CIOs Ready To Replace, Upgrade 1 In 4 PCs - InformationWeek
Business & Finance
06:36 PM

CIOs Ready To Replace, Upgrade 1 In 4 PCs

Financial and insurance companies are most likely to upgrade, according to a survey.

PC upgrades are high priorities for both big and small businesses for the remainder of 2004, a research firm said Thursday.

About one in four U.S. business PCs will be replaced or upgraded in the next 12 months, Forrester Research senior analyst Nicholas Wilkoff says.

That figure is in line with long-term trends of businesses investing in basic infrastructure such as desktops and laptops, often spurred by the need to replace aging systems purchased in the two-year run-up to 2000. At that time, many companies made sweeping replacements of PCs in anticipation of the Y2K problem.

"This isn't out of the ordinary or overly shocking," Wilkoff says. "Since the beginning of the year, we've been watching enterprises focus on getting back to the basics, such as upgrading security, upgrading Windows on the desktop, and upgrading PCs.

At the midyear point, Wilkoff says, an overwhelming majority of both large and small companies said they would replace or upgrade at least some of their systems. Nearly 90% of enterprises said they would cough up cash to update hardware, and 95% of small businesses said they would do the same.

Splitting the numbers into vertical-market sectors, Wilkoff says that financial and insurance companies were most likely to upgrade: 31% of those firms surveyed said they had PC replacement plans.

Increasingly, those replacement machines are portables. Twenty percent of the new PCs used by utilities and telecommunication firms will be laptops, Wilkoff says, while 17% of those updated in government will be notebooks.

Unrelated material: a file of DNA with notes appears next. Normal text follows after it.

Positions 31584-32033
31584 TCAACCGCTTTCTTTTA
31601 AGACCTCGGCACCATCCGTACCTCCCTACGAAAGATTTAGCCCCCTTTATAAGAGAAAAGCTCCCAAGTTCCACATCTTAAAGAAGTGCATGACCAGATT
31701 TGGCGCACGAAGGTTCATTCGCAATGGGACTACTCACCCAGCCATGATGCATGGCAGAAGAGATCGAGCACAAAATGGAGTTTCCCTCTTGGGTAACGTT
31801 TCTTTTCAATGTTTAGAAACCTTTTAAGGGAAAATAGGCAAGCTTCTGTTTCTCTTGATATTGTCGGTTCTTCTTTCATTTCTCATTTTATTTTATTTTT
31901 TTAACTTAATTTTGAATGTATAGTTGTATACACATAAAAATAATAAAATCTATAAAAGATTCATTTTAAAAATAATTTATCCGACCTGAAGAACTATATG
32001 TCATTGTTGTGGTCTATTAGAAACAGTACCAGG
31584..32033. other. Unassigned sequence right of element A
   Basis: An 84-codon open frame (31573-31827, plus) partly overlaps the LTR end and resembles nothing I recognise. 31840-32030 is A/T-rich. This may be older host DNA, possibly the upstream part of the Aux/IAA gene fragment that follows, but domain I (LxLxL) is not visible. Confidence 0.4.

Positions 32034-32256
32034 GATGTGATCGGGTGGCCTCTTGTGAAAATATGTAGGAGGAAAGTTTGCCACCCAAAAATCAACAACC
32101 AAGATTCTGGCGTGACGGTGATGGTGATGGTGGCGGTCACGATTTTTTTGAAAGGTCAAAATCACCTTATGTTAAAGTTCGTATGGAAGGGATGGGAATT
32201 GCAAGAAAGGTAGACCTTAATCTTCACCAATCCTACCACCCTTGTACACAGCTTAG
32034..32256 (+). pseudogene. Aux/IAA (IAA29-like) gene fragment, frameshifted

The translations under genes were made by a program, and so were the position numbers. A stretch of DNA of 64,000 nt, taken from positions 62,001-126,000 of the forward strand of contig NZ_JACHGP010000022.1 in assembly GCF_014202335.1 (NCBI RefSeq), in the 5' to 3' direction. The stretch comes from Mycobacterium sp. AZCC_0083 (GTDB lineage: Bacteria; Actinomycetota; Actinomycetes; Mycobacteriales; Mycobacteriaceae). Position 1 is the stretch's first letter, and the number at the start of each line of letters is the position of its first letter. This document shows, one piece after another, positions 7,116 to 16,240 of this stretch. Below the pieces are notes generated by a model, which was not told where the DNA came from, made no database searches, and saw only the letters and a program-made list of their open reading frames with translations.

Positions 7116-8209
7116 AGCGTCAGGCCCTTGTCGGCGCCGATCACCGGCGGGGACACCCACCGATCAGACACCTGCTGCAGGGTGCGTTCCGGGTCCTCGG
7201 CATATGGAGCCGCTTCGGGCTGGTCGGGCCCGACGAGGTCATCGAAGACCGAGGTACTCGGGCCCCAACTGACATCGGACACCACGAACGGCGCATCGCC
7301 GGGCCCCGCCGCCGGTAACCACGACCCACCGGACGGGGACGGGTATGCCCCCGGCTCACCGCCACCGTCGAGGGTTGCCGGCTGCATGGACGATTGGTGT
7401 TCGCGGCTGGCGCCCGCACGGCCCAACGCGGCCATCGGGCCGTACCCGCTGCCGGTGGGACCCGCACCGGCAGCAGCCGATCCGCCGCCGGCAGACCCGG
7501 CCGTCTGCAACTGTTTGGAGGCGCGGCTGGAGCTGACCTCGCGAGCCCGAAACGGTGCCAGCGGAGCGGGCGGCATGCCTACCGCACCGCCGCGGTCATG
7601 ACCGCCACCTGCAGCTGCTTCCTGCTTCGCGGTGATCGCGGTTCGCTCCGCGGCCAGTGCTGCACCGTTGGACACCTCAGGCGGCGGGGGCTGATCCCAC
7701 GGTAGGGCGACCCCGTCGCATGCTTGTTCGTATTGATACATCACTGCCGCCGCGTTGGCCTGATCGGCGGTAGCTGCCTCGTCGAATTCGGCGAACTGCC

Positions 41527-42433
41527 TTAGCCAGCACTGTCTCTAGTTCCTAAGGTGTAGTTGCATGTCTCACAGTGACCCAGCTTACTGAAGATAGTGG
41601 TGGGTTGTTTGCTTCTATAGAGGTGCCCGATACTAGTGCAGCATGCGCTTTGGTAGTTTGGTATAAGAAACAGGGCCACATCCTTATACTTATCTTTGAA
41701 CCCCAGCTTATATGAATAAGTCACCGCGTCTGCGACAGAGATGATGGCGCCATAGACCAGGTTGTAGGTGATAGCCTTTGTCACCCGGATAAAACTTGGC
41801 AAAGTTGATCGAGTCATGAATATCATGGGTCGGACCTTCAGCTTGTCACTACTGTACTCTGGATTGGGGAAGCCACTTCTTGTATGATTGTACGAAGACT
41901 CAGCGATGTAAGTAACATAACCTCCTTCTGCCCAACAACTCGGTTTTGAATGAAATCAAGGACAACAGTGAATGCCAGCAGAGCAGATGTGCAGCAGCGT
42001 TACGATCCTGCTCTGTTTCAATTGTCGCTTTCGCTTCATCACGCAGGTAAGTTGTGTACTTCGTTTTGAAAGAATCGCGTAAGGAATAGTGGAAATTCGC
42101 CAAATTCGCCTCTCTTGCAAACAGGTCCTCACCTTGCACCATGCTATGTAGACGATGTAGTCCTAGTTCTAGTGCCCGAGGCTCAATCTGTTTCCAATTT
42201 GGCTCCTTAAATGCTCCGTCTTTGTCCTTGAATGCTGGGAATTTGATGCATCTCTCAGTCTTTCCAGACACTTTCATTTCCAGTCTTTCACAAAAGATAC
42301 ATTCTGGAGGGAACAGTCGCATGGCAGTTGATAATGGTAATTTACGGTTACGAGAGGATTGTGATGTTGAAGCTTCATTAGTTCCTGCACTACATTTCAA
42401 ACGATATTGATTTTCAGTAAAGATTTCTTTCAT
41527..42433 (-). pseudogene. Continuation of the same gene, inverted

It all should mean smiles in Round Rock, Texas. According to Wilkoff's survey, 79% of the small businesses and 57% of the enterprises planning to upgrade or replace end-user PCs will purchase them from Dell.

The minor buying spree is another indication of the cautious and conservative growth in IT spending that Forrester has been tracking, Wilkoff says. "I don't see this as an indication of any big turnaround, but it's certainly moving in the right direction."

Other indicators that companies are continuing to loosen the purse strings--even in the face of disappointing performances by some technology firms this quarter--include an increase in the percentage of budgets going to new investment and a slight boost in research and development spending.

"There are some positive signs" of growth, Wilkoff says. "But it's conservative growth."

Comment  | 
Print  | 
More Insights
Newest First  |  Oldest First  |  Threaded View
How Enterprises Are Attacking the IT Security Enterprise
How Enterprises Are Attacking the IT Security Enterprise
To learn more about what organizations are doing to tackle attacks and threats we surveyed a group of 300 IT and infosec professionals to find out what their biggest IT security challenges are and what they're doing to defend against today's threats. Download the report to see what they're saying.
Register for InformationWeek Newsletters
White Papers
Current Issue
Digital Transformation Myths & Truths
Transformation is on every IT organization's to-do list, but effectively transforming IT means a major shift in technology as well as business models and culture. In this IT Trend Report, we examine some of the misconceptions of digital transformation and look at steps you can take to succeed technically and culturally.
Twitter Feed
Sponsored Live Streaming Video
Everything You've Been Told About Mobility Is Wrong
Attend this video symposium with Sean Wisdom, Global Director of Mobility Solutions, and learn about how you can harness powerful new products to mobilize your business potential.
Flash Poll